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Conserved function for embryonic nodal cilia.

Nature | Jul 4, 2002

How left right handedness originates in the body plan of the developing vertebrate embryo is a subject of considerable debate. In mice, a left right bias is thought to arise from a directional extracellular flow (nodal flow) that is generated by dynein-dependent rotation of monocilia on the ventral surface of the embryonic node. Here we show that the existence of node monocilia and the expression of a dynein gene that is implicated in ciliary function are conserved across a wide range of vertebrate classes, indicating that a similar ciliary mechanism may underlie the establishment of handedness in all vertebrates.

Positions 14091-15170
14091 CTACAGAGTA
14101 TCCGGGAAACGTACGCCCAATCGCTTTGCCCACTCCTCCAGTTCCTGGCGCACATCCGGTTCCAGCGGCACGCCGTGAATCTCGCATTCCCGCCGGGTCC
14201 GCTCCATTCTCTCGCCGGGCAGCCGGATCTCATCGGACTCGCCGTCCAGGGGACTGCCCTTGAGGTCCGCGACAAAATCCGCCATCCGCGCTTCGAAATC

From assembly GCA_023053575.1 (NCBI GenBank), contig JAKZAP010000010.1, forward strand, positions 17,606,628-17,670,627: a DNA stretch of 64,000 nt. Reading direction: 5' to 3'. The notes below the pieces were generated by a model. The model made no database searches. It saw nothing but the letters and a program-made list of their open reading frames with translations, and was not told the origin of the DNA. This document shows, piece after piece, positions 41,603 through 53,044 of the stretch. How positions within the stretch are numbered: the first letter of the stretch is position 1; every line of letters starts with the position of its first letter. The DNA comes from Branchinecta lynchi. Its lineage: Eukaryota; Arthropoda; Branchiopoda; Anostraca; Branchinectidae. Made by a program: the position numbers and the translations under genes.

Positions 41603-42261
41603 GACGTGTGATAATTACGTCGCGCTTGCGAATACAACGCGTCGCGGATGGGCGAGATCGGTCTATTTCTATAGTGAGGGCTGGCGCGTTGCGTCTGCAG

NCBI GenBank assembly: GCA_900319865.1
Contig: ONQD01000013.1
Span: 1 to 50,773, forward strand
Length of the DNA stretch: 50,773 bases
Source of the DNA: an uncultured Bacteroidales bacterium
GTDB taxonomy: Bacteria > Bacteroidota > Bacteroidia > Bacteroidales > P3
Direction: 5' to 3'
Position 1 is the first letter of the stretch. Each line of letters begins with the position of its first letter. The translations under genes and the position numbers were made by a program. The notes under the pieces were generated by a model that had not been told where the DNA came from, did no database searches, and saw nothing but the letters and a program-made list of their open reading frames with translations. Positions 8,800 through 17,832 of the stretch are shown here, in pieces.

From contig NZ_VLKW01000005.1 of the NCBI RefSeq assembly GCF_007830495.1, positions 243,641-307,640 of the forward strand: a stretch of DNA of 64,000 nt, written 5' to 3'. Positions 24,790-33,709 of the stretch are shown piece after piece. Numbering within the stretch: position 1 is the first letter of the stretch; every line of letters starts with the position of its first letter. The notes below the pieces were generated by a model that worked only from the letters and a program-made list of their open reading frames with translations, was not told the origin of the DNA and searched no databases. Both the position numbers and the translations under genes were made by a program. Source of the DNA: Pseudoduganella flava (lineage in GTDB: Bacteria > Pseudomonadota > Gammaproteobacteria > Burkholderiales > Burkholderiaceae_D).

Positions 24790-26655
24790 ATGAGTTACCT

Pubmed ID: 12097899 RIS Download

Mesh terms: Animals | Axonemal Dyneins | Body Patterning | Chick Embryo | Cilia | Conserved Sequence | Dyneins | Embryo, Mammalian | Embryo, Nonmammalian | Gastrula | Gene Expression Profiling | Gene Expression Regulation, Developmental | Mice | Organizers, Embryonic | Signal Transduction | Vertebrates | Xenopus | Zebrafish | Zebrafish Proteins

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